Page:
Once we made the decision to buy a sailboat and sail off into the sunset, we needed to take small, baby steps to realize the dream. For Joe and I, we started off by reading lots of sailing travel essays, adventure sailing books, subscribing to magazines like Practical Sailor, Blue Water Sailing, Cruising World, Sail, and Cruising Outpost. Also attending sailing shows help to “feed the dream.”
Then came the “how to” sail type of classes. Joe already knew how to sail, but we decided to go through the American Sailing Association classes together. Basic Keelboat, Basic Coastal Cruising, Bareboat Cruising, Coastal Navigation, Advanced Docking and Anchoring, etc. We also did our offshore sail training in the South Pacific, too.
Hint! My advice to women reading this is to take your first 2 sail training classes at a club offering “women only” classes. Why? Because as women, our brains work differently than the guys, especially when it comes to how we learn and directions. I learned this lesson the hard way, but that is a story for another day.
Now we needed to practice what we learned. We purchased an 1984 O’Day 23 off of Craigslist to sail locally in Northern California. We cut out teeth on this boat and learned about motors, finishing teak, fiberglass repair, rigging and boat maintenance. More importantly, we practiced our sailing skills. We also went bareboat chartering in the British Virgin Islands (BVI) as often as possible, which gave us experience on larger boats.
On the money side of things, we lived frugally, paid off our home and land, and saved like mad. Once the house was paid off, we started our boat fund. At the same time, we also saved for early retirement. I credit Joe completely with wise financial management. He likes to save and invest; I like to buy things.
A joyful hiccup in our plans happened in 2011- the birth of our grandson Ethan. Overnight, we became primary caregivers after years of enjoying an empty nest. 3 and 1/2 years later, we were able to adopt Ethan as our legal child. Rather than give up our dreams, we decided to bring Ethan along. After all, there are lots of cruising families our sailing the world right now.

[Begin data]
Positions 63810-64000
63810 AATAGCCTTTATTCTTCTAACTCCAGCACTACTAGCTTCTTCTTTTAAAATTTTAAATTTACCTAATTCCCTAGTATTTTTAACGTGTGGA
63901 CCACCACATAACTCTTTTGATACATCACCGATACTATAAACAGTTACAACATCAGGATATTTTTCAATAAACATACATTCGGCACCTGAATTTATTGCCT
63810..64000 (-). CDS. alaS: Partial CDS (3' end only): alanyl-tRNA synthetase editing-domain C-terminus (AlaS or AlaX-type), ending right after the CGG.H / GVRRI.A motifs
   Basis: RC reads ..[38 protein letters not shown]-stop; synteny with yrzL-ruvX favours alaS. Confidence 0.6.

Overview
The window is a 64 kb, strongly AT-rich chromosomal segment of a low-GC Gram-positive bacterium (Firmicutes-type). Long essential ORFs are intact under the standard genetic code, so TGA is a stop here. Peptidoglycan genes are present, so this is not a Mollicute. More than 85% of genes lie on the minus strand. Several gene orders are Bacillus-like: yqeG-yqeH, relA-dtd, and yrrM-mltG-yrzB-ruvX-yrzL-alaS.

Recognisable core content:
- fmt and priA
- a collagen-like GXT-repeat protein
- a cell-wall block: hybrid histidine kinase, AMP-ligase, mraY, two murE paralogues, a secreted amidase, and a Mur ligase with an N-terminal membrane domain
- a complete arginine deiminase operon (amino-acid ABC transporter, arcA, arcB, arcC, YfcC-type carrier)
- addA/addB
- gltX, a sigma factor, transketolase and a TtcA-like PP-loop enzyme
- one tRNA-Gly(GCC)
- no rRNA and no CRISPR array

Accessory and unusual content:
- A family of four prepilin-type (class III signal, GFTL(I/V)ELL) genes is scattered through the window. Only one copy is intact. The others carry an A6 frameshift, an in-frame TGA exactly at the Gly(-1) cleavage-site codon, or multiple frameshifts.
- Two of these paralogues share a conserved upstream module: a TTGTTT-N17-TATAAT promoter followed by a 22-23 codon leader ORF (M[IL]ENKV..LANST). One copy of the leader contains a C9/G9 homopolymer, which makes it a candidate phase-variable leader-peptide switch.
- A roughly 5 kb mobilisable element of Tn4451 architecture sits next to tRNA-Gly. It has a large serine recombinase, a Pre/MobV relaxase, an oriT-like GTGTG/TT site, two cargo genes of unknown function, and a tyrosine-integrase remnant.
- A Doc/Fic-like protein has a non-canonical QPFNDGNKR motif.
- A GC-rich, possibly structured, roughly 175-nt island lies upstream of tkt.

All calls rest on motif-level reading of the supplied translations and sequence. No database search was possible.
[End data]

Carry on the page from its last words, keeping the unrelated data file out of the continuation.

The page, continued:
Early retirement (Joe) and a sabbatical (me) was next on the master plan list. Joe planned his retirement when his company offered an attractive voluntary retirement package. His company also announced a new “Bonding” benefit for new parents, including adoptive parents, so Joe took a bonding leave, then his sabbatical before he retired. The timing was perfect!
Now we had to locate the boat. After a slow start with a first broker, we found broker Philip Thompson with Dream Catcher Yachts in Newport Beach and Dana Point, CA, who worked very hard to help our find our dream boat. Joe and I highly recommend Philip, who has an impressive sail racing pedigree, including representing Australia in 3 America Cup races. As I write this post, Philip is racing in the Transpac 2015 race from LA to Hawaii on board Patriot, a J-44. With his help, we found our cruising sailboat.
Once the purchase is complete, we will be moving aboard and then delivering the boat around the southern tip of Florida and the Keys to Fort Lauderdale. That is where we will add any necessary equipment and prepare the boat for cruising in The Bahamas in the fall.
Downsizing your belongings and deciding what will fit on your boat is actually pretty emotional. Admittedly, I have had a hard time with this. I am still doing this step. Saying goodbye to family and friends is another traumatic part of leaving your home base and moving aboard. Luckily, in this day and age, there is Facetime, Skype, and other ways to keep in touch with loved ones.
So that is where we are at in our journey to become full time cruisers. Stay tuned!